Editors' pick: Originally published Jan. 27.
There's no other way to say it.
It's the second most stressful life event, after the death of your spouse, according to the American Institute of Stress.
So if you're thinking about getting divorced, preparing yourself financially and emotionally can help make the process a little less traumatic.
And while there is always drama, know this: you don't get more money, because your spouse has an affinity for young blondes. A judge generally can care less. It's about money and your state's laws.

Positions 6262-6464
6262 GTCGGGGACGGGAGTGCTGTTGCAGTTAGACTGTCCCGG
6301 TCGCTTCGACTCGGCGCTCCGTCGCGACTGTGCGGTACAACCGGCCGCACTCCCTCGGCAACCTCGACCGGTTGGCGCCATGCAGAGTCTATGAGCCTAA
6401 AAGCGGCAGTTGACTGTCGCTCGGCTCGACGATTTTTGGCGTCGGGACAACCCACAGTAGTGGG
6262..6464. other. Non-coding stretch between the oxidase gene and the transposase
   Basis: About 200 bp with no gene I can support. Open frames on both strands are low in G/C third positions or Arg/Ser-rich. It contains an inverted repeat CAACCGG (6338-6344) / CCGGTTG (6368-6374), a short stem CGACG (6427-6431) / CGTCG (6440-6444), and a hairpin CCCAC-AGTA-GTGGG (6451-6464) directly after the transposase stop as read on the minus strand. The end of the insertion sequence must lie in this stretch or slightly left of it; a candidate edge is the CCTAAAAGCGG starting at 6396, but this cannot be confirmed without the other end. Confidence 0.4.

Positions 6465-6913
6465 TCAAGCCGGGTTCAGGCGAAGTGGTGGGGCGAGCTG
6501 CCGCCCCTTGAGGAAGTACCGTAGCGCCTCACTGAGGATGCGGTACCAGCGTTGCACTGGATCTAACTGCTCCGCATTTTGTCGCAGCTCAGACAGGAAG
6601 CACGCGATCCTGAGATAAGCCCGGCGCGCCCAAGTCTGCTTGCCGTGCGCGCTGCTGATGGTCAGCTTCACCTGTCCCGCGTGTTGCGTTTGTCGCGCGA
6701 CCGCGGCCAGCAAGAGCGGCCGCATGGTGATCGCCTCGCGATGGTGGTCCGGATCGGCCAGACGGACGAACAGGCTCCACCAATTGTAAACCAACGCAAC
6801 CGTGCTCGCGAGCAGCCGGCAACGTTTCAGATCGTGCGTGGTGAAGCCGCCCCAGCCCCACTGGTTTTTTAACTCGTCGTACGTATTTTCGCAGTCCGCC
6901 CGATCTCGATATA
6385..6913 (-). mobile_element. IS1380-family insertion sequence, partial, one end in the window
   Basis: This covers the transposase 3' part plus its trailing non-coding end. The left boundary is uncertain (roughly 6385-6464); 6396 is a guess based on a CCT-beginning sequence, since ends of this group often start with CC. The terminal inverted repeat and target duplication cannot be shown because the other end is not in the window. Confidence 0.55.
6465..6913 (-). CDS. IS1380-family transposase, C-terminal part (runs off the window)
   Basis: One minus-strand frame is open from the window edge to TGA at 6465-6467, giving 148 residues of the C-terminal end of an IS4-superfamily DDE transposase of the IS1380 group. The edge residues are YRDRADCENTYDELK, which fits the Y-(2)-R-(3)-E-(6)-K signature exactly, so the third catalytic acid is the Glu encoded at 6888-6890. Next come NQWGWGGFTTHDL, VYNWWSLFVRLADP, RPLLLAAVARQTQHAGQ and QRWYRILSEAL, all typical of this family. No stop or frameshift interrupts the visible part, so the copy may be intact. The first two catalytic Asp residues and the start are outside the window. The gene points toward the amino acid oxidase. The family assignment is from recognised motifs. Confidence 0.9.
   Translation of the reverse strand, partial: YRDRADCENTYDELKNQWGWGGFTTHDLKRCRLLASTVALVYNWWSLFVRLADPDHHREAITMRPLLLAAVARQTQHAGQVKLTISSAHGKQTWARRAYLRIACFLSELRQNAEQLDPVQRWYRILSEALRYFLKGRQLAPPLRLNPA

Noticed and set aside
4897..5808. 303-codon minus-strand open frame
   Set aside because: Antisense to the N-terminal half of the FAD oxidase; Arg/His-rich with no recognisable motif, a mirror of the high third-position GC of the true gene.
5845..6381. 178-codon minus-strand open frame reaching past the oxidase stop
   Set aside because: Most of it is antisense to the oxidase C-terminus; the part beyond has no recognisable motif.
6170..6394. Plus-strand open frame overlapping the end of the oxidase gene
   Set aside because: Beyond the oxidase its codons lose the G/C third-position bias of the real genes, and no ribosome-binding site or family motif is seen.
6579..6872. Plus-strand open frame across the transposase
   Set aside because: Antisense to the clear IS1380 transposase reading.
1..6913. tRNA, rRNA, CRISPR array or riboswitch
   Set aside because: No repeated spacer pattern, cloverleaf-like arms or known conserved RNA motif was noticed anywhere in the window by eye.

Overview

Consider this process one big financial transaction in which you attempt to split your lives evenly.
So find a support system to work through the drama.
And then get serious.
Think About Your Tax Situation
Your marital status on December 31 determines how you file your tax return.
So if you get divorced on December 20, you are considered single (or head of household) for the entire year. That may make a difference in your planning.
"You may need to change your income tax withholding on your paycheck from married filing joint to single," says Tracy Stewart, a CPA, whose practice specializes in divorce. So think that through.
While there are no tax implications to child support, alimony is taxable to the receiver. The person paying it will get a deduction for it. So again, consider this in your planning.
And check out IRS Publication 504: Divorced or Separated Individuals for more details.
Gather ALL of Financial Records